Airbus, Rolls-Royce and Siemens working on electric-hybrid plane
Three major European companies are teaming up to develop a hybrid passenger plane that uses an electric turbofan along with three conventional jet engines.
The plane is an effort to develop and demonstrate technology that could help limit emissions of carbon dioxide from aviation and reduce reliance on fossil fuels.
Airbus, Siemens and Rolls-Royce said they aim to build a flying version of the E-Fan X technology demonstrator plane by 2020.
The aircraft would be based on a BAe 146 four-engine jet. The hybrid version would generate electric power through a turbine within the plane, which would be used to turn the fan blades of the electric turbofan engine.
If the system works a second electric motor could be added, the companies said.
The companies said plane-maker Airbus will build the aircraft's systems into a working whole, control systems and flight controls.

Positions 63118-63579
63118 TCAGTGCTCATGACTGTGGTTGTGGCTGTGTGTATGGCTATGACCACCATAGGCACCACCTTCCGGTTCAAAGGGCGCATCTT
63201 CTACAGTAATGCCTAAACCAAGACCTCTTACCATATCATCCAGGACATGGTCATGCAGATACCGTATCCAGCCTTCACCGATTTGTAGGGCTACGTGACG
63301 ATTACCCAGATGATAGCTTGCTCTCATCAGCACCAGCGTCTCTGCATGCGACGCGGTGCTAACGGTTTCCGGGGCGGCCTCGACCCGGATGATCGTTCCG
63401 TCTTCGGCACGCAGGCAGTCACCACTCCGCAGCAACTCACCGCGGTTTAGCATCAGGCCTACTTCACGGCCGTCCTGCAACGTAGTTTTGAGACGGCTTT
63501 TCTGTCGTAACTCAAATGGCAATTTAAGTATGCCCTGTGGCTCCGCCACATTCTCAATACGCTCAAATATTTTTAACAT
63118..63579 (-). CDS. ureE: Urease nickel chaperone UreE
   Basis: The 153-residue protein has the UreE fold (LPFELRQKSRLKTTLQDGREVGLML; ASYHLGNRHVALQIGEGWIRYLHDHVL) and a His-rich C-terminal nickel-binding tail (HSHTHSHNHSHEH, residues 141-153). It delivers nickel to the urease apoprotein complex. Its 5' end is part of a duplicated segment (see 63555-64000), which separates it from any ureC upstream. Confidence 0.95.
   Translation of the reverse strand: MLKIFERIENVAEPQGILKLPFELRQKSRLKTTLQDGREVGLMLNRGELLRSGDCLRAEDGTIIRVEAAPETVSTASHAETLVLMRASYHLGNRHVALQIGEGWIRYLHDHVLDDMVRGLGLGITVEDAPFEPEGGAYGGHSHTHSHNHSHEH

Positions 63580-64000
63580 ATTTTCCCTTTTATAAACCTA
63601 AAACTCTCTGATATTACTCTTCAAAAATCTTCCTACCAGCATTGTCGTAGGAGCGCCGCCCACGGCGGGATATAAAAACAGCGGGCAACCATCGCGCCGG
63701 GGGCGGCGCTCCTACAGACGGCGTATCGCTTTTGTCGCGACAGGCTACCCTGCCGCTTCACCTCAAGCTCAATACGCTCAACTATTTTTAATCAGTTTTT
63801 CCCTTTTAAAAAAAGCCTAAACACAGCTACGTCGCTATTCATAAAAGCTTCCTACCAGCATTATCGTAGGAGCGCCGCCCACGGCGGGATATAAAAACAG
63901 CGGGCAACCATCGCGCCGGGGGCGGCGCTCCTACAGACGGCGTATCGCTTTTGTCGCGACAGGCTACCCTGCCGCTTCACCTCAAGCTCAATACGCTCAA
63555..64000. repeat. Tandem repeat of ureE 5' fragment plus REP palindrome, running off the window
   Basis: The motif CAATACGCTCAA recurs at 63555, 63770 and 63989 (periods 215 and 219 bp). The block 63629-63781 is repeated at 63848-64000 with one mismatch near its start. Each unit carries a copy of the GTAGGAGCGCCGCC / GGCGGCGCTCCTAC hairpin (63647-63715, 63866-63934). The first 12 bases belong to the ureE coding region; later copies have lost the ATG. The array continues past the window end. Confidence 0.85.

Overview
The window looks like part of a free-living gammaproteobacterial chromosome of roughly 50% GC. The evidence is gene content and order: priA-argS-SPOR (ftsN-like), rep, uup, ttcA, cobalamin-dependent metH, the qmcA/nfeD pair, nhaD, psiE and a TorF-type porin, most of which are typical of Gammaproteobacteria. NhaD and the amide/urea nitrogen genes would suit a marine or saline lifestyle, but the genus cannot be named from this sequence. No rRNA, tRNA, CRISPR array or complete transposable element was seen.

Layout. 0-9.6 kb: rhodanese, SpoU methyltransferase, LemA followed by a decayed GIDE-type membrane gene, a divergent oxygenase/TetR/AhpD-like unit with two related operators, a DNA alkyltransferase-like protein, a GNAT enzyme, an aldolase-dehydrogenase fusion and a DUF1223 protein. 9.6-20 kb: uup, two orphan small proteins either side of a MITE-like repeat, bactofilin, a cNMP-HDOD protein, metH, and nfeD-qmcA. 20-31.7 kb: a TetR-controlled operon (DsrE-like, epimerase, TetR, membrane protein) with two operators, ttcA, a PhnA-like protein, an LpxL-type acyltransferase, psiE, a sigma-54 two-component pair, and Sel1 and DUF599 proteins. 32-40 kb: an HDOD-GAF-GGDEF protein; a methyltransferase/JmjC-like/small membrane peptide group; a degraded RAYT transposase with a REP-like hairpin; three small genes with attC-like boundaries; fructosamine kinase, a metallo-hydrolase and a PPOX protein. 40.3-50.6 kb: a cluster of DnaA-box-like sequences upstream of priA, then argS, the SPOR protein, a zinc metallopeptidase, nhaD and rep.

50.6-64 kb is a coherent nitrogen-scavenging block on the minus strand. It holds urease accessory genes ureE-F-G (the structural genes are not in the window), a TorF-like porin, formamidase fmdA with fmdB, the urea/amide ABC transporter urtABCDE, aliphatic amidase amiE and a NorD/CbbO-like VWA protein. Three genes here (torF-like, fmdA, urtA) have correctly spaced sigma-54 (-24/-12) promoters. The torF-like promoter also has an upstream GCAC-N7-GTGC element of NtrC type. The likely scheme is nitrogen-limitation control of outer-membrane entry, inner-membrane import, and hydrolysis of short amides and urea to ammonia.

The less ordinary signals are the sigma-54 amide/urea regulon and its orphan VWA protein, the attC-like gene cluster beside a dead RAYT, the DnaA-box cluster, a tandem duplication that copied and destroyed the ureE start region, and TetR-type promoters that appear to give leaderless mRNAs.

Jet engine-maker Rolls-Royce will make the generator and the turbo-shaft engine, and engineering company Siemens will deliver the two-megawatt electric motor to power the engine.
The companies said they are looking ahead to the European Union's long-term goals of reducing carbon dioxode emissions from aviation by 60%, as well as meeting noise and pollution limits they said "cannot be achieved with technologies existing today".
Other projects for hybrid or electric planes are in the works. US firm Zunum Aero, based in Washington state, says it is working on a 12-seat hybrid-electric commuter jet. The company's website lists its partners as Boeing, jetBlue Technology Ventures and the Department of Commerce Clean Energy Fund.